Recently, I was invited to a get-together, and to bring the book that had most inspired me in my life. I stood in front of my bookcase and, at once, I saw Homer. I knew immediately, that was it.
I devoured his books as a child and read The Odyssey many times. Ten years of wandering around the Mediterranean, experiencing incredible adventures, and defying terrible dangers to end with the safe return home into the arms of his Penelope. My imagination was at full tilt the entire time. I realised that the powerful tales of Odysseus – combined with the journeys I went on with my parents and sister – had awakened an insatiable appetite for travel in me.
But what was it about those stories? What was it in the tales of an ancient Greek hero that so appealed to me? In other words, what makes a globetrotter?
Most of all, it was his fearlessness, his desire for adventure, his patience, curiosity, steadfastness, open mind, and his ability to respond to events wherever they arose. No matter how much the world has changed in all respects since then, I am convinced that these are still the characteristics of the world traveler in 2017.
Anyone who wants to travel to the corners of the earth still needs some amount of nerve. You can find all sorts of information in advance about a variety of places. Even so, the situation there is always different than what you had imagined beforehand. There are languages you don’t speak, foods you don’t know, climates that you’re not accustomed to. There are dangers, there is unrest, travel in junky old buses or overfull cars. Sometimes it’s better not to think too long about all the risks or you won’t go anywhere at all.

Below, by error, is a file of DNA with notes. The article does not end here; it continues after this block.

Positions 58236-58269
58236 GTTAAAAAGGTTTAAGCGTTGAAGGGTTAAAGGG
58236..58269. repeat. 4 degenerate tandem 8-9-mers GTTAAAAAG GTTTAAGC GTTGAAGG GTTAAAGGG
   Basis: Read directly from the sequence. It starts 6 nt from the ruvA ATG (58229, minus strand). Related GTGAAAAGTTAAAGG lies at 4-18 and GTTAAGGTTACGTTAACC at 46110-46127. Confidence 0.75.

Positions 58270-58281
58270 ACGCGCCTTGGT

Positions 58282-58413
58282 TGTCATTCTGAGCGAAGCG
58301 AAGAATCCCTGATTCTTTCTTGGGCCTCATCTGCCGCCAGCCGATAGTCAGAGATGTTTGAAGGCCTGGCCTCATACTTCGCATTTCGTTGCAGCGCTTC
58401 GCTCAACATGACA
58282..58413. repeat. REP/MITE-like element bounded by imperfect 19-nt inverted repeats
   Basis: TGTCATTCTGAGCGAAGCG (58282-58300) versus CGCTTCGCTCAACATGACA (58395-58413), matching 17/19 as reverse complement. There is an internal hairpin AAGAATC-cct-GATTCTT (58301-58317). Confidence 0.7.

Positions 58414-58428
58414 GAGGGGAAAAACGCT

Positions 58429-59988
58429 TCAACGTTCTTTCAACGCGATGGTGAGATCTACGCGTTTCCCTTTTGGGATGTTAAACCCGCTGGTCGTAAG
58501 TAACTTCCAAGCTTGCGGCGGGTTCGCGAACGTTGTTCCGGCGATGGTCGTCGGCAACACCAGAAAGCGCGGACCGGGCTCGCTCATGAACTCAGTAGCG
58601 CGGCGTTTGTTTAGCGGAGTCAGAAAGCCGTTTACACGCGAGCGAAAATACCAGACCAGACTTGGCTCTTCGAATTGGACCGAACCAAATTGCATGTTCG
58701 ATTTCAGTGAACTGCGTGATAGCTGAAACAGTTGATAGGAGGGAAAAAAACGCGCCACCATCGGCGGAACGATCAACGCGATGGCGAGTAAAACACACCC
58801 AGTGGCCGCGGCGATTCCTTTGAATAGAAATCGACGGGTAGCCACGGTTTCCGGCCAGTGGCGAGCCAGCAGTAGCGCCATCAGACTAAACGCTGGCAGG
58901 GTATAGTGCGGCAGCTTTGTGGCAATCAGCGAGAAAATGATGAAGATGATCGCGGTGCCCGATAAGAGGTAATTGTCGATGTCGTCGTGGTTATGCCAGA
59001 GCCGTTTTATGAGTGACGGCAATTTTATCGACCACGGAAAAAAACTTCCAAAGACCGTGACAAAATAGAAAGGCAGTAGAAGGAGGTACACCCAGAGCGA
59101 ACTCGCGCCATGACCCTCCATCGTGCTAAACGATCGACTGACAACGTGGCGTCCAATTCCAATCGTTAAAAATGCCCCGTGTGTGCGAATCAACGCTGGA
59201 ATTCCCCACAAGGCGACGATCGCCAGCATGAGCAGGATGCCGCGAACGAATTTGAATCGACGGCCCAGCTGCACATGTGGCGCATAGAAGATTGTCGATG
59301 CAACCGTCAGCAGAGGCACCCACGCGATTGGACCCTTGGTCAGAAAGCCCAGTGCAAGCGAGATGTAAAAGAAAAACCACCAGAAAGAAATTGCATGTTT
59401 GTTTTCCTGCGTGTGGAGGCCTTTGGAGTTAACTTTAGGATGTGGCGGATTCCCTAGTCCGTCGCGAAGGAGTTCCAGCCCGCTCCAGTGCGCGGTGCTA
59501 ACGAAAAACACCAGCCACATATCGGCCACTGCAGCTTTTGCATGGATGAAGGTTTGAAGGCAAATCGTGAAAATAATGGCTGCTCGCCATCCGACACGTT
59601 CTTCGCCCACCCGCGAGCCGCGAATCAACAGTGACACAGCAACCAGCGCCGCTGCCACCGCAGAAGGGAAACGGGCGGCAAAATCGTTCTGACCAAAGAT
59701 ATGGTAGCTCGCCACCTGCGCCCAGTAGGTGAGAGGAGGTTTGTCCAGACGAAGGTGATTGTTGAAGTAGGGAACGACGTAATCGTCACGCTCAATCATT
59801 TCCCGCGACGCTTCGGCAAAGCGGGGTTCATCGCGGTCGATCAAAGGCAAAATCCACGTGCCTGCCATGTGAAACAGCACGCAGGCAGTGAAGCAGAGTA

Things don’t always go the way you want, and definitely not when you want. Certainly when it comes to travel, patience is a virtue. The bus breaks down. You can wait for hours for someone who, it turns out, never shows up. You can be starving – you’ll want to eat now– but, sadly, the restaurants won’t open for another two hours. You might think you have the simplest question, but the civil servant is slow – or worse: incompetent – and that one stamp can take hours to get.
The globetrotter’s driver. Or better yet, the fuel in his engine. The drive to discover new things that transcend everything else. For me, it was curiosity that made me want to cross the border – and not just for a moment. I really wanted to discover the country, to be amazed by the nature, the cities, the sights, and especially the people.
Odysseus encountered many unexpected situations that he just barely managed to escape and, often, with a fair amount of ingenuity. On dozens of occasions, he could have thrown down his spear. But he did not because he had a more important aim: to return home. These days, it can also be necessary for the modern globetrotter to remain steadfast. Setbacks are part and parcel of travel. They are the standard challenge of every traveller. And even though they can drive you to the edge, they finally provide you with the best anecdotes.
An open mind
The trick is to remain as open as possible from the start and not to make assumptions about all the regular clichés before you travel to unknown lands. Give that place the chance to amaze you. Give the people the chance to see who you are. Be surprised. Plan as little as possible in advance. Keep your hands free so that you can decide on the spot, preferably every day, what you’re going to do.
Who knows? Maybe you’ll be invited into peoples’ houses and you’ll gain a unique look into local life. Or maybe you’ll find yourself in an irresistible place where you’ll want to stay longer. Or, if it’s not as good as you hoped, you can leave earlier. Don’t worry. There’s a solution for everything. Just look at Odysseus. Like some kind of Houdini, he knew how to get out of the most impossible situations.